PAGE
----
Our liberty stands when we are willing to assert it, to "hold it" not as a scientifically defensible theory to be proven or unproven, but as a defining value. As with any value worth holding, freedoms exist because together we choose to believe in them, and affirm them, and live them out, even in the face of cooly rational arguments to the contrary.

Though it's not anywhere near what Judge Moore thinks, there is a deep connection between belief and liberty, between faith and our freedoms.

Tuesday, May 18, 2010

A Reasonable Decision in Our National Interest

There's been a tension here in D.C. lately that troubles me. Well, there've been many tensions, but this one bugs me more than about 74.375% of other issues. On the surface, it's a little budget thing, but it feels to my admittedly overtuned sensibilities like a harbinger of a potential future. Let me elucidate, and you can tell me if I'm being paranoid. I do tend to be that way, you know.

There is a disagreement rumbling around the community here in DC between the Department of Defense and the Congress. The Secretary of Defense is deeply aware of the major crisis that our national debt will eventually cause. Defense Secretary Gates is particularly concerned that the military will be impacted by this debt, and is pressing for some reductions in military spending. In particular, he wants pay increases and benefits for our troops to be limited to a level that's rationally sustainable. There are also several weapons systems that both he and top military brass want discontinued as cost-savings measures, like the development of an unnecessary new engine for the F-35 Joint Strike Fighter or building unneeded transport aircraft.

Arrayed against Gates and top military brass are our elected representatives in Congress. Congressmen and women want to be seen as Supporting Our Troops (tm), and have passed numerous laws increasing the mandated benefits for troops and vets and their families. That's a surefire way to get votes, kids. Surefire vote-getting way number two is to make sure that the defense contractors who have positioned factories and offices in their districts continue to produce the weapons systems that produce jobs for folks who vote.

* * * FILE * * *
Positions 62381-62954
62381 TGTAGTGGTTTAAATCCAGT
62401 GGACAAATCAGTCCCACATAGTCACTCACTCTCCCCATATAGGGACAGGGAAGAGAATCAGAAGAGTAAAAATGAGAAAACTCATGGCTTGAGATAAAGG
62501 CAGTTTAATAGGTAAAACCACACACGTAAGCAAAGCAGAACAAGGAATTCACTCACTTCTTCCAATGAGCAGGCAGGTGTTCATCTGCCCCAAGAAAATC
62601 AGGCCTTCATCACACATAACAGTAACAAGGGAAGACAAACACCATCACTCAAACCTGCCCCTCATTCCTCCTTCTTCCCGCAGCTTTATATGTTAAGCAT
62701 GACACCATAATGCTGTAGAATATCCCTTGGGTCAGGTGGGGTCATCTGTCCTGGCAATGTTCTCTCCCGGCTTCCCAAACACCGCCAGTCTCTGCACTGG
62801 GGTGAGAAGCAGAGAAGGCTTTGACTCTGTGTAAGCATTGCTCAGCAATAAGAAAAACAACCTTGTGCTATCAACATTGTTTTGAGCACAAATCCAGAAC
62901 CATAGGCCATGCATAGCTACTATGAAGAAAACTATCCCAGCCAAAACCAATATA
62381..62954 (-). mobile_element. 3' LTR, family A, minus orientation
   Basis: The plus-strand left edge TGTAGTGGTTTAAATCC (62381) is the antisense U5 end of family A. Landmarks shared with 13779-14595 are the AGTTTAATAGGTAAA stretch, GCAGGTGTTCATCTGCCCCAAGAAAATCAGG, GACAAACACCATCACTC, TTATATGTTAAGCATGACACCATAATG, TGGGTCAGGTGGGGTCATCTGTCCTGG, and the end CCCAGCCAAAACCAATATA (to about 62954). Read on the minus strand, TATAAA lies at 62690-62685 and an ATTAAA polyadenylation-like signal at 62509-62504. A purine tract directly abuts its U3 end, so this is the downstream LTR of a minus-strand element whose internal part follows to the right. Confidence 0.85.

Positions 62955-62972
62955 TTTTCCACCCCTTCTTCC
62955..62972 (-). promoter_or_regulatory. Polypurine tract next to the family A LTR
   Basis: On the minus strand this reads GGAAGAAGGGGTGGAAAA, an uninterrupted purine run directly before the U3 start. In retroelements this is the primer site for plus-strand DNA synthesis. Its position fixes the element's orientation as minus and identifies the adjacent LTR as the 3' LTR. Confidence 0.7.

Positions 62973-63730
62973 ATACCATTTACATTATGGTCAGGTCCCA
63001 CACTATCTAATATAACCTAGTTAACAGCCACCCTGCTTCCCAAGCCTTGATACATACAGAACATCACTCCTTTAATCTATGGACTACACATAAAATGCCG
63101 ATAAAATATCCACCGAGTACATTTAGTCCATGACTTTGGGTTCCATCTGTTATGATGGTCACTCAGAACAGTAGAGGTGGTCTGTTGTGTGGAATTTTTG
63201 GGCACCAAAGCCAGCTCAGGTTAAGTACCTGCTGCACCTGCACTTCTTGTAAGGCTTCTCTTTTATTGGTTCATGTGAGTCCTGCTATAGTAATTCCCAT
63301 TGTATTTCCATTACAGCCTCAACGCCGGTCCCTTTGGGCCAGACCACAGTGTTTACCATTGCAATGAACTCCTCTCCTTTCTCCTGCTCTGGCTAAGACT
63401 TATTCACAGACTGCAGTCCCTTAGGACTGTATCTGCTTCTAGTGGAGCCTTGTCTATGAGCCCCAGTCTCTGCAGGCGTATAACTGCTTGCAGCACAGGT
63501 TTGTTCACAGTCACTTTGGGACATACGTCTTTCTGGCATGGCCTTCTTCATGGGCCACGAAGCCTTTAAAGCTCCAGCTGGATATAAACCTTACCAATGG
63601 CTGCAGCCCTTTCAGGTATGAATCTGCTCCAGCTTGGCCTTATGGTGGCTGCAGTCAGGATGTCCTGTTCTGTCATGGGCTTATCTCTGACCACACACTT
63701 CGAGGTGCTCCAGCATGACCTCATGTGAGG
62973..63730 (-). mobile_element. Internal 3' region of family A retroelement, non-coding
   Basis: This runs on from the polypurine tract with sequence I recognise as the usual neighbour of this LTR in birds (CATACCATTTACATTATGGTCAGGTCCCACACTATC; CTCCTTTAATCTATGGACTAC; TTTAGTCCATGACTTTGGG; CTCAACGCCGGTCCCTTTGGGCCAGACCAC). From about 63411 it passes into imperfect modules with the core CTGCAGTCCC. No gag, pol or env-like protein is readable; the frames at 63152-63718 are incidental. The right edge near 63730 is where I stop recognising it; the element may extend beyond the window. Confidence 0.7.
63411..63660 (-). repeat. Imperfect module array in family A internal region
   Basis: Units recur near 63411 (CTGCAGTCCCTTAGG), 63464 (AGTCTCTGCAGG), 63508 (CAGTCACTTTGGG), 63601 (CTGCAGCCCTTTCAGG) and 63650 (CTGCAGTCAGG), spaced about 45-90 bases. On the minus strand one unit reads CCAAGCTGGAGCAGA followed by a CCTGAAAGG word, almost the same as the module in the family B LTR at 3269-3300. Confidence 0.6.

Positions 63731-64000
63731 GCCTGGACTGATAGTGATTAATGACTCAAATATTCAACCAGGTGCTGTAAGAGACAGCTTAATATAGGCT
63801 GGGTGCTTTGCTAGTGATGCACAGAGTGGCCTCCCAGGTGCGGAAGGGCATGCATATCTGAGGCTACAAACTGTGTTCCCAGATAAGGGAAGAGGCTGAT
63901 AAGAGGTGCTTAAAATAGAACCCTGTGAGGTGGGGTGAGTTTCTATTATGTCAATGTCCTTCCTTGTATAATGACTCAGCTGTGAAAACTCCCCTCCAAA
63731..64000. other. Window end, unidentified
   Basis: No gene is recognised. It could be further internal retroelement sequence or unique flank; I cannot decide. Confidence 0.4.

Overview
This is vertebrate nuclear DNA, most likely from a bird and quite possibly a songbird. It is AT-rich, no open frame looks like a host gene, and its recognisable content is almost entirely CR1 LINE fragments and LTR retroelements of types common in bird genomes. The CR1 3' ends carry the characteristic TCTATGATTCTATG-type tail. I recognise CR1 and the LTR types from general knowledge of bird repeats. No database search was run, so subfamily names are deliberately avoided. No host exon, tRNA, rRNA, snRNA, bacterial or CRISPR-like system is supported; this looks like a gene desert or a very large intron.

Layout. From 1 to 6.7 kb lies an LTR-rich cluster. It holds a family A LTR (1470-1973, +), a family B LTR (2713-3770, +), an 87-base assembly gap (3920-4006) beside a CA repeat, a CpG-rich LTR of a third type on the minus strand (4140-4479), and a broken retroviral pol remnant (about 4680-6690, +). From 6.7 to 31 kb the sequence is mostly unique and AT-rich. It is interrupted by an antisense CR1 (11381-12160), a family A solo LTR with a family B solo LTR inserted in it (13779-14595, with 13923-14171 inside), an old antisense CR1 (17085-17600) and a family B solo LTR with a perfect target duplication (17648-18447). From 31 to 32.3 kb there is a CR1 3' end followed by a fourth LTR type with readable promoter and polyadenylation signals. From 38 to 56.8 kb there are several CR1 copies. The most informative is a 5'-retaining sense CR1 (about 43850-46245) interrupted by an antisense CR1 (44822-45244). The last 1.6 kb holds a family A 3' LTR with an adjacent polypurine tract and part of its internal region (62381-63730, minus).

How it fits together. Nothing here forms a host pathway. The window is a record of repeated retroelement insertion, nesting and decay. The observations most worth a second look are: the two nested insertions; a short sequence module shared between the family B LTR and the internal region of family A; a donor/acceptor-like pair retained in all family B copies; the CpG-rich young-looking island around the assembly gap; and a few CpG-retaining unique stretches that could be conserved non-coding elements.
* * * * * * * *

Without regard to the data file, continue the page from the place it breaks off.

They haven't raised revenue to pay for those expenses, of course. That would mean breaking their promise to Never Raise Your Taxes (tm). It's not one or two members of Congress who do this. It's the nature of the critter. This is just how our representative democracy works. It may also be how representative democracy finally fails.

I'm pretty progressive, and would unabashedly accept the label "liberal." But when I see this disagreement between our unelected military leaders and our elected representatives, I find myself thinking the military is willing to act in the national interest, and Congress is not. By focusing on their own electability and narrowly drawn local interests, our representatives are making decisions that will cripple us as a nation. This seems obvious. They only do this because we make them do it, of course, but we'd rather forget that. Top brass, well, they're making the hard decisions that need to get made. It's the way the military works. That I should have that response is telling.

What worries me, seeing this, is that eventually the debt will hit the fan. We might see massive cutbacks in spending coupled with an increase in taxes. This would be painful, but would preserve the integrity of our republic. Being the pessimist that I am, I doubt this will happen. We would never, ever, ever elect anyone who would do this. If someone slipped through and started making the changes necessary to turn our debt around, we'd run 'em out on a rail.

More likely, we'll eventually see some form of default. When that happens, things will get bad in a way that makes the market seizure of 2008-2009 look like salad days. In that atmosphere of genuine crisis, I can see...and to a certain extent, feel...the temptation to set aside a clearly broken system of governance for one that gets the job done. If it's an emergency, then emergency measures would need to be taken for the security and well-being of the nation. Would we trust Congress to do this?